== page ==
Fourth of July Fireworks Laws: Danger Abounds in Philadelphia - The Philadelphia Personal Injury Law Blog

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Fourth of July Fireworks Laws: Danger Abounds in Philadelphia

Finally, it's the Fourth! The day when it's perfectly acceptable to make loud noises after dark, blow things up, and come close to burning things down.

Of course, just because it's acceptable doesn't mean that these super-fun activities can't lead to some super-lame liability. Hurting someone while breaking a public safety law is one of the easiest ways to pick up little negligence lawsuit.

Let's take a look at the Philadelphia fireworks laws to see what we can get away with this Fourth.

Unfortunately, you can’t get away with much without picking up some potential liability. In Pennsylvania, you can’t use any fireworks that shoot off or explode. That means no bottle rockets or M-80s. But you can use any kind of sparkler or spark shower-type firework.

The only way to use the big stuff is if you get a permit from your local municipality. Sadly, you need to apply for that 15 days before your use of the fireworks and it is unlikely that a backyard display is going to be approved by the city.

So what about that liability?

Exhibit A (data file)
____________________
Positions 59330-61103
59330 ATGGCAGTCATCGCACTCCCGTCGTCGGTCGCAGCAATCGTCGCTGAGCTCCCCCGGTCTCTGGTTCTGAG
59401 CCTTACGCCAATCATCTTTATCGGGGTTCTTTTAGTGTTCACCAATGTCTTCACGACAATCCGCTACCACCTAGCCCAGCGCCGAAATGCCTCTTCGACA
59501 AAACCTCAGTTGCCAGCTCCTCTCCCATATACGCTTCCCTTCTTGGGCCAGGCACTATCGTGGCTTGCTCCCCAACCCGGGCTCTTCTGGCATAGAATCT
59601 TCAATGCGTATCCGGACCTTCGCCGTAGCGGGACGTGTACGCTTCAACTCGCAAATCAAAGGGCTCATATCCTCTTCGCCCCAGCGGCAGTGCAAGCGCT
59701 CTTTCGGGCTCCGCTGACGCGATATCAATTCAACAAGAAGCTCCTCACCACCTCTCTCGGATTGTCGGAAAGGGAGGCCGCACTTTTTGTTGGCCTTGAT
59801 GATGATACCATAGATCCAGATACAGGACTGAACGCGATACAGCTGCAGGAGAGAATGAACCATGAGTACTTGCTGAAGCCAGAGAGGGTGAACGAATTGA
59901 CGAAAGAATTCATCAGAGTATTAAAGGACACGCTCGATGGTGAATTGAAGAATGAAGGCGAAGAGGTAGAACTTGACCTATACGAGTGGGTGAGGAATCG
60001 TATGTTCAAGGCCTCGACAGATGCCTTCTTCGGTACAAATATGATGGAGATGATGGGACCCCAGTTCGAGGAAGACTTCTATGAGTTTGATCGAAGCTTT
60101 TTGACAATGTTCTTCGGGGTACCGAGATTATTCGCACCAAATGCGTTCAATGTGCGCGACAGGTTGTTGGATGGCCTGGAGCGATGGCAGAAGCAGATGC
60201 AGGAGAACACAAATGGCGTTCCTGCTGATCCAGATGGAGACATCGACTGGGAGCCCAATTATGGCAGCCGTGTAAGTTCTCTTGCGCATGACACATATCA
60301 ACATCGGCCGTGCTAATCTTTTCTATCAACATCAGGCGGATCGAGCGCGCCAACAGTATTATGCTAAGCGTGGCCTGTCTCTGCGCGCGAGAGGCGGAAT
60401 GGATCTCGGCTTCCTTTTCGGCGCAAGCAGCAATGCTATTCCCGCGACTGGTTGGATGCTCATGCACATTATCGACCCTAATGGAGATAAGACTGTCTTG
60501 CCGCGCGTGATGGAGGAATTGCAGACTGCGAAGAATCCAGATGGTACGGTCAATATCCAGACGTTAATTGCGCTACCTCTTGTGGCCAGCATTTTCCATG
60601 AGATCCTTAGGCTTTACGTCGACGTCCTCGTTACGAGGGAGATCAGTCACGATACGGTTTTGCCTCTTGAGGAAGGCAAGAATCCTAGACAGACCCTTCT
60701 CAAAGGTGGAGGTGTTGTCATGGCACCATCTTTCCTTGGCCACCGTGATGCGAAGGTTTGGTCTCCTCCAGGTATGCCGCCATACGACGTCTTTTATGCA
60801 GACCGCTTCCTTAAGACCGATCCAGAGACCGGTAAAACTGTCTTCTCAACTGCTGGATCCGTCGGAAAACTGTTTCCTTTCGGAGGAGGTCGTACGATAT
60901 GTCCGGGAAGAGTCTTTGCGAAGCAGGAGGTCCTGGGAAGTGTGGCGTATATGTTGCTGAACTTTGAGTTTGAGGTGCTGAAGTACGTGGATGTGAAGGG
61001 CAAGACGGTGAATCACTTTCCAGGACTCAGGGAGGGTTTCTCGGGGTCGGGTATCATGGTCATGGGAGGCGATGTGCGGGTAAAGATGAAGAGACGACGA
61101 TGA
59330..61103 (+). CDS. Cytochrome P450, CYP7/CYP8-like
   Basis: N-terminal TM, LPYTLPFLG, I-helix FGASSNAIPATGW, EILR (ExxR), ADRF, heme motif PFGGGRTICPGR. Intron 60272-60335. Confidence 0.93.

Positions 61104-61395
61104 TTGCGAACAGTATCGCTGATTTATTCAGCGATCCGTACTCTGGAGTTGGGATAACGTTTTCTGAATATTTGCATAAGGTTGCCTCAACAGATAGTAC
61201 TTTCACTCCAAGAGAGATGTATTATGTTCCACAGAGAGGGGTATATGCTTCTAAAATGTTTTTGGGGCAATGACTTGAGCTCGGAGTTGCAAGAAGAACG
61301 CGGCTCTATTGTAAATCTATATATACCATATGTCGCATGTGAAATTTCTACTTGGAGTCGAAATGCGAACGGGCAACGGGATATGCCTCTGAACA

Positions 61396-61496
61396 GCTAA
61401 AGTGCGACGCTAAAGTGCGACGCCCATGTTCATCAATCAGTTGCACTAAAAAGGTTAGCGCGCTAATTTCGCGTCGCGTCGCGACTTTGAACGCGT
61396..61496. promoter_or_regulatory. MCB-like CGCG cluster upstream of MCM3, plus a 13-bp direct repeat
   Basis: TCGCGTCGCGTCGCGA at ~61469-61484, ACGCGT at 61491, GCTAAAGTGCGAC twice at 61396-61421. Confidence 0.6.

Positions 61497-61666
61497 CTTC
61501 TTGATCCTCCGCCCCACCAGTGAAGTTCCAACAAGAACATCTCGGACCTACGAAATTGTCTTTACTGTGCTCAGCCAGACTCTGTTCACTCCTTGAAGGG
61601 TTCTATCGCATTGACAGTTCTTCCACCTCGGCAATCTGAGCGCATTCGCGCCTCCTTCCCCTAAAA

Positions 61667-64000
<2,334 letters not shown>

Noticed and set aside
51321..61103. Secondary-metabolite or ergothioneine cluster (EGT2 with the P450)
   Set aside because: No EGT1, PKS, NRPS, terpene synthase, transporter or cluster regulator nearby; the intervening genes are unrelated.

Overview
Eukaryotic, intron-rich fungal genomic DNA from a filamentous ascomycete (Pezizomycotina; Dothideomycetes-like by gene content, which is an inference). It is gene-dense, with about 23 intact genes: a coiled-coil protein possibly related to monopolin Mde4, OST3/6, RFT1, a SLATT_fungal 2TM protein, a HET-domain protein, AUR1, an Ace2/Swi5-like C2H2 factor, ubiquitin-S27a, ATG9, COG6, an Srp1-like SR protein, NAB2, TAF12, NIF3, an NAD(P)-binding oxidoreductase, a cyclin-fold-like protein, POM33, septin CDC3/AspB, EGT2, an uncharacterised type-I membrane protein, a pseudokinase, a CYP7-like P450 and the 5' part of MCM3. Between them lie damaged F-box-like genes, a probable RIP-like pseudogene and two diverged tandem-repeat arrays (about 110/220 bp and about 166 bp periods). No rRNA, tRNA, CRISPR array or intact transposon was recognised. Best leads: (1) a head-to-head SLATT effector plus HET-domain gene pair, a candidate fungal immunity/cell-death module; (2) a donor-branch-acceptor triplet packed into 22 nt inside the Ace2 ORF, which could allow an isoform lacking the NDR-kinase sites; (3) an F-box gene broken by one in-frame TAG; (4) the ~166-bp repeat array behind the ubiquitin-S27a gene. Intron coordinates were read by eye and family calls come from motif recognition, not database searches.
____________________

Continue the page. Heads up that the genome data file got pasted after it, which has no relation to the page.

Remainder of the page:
When you break a public safety law, you can be held liable for negligence more easily because the victim does not need to show that you owed a duty of care to them specifically. Instead, all the needs to be proven is that there was harm, that you caused it through your use of the fireworks, and that the law broken was meant to protect the person harmed.

It is clear that fireworks can cause harm, things like burns or hearing loss, or if you’re really good bad, loss of fingers or other assorted limbs.

It is also clear from the statute that the reason behind it is to protect public safety and encourage personal and fire safety. The statute is so broad that it can be interpreted to protect any member of the public, instead of a special class of people.

What all this means is that if you use fireworks and someone gets injured, you can be sued for personal injury. So if you plan to scoff the Philadelphia fireworks laws, be prepared to be more than just cited for it.

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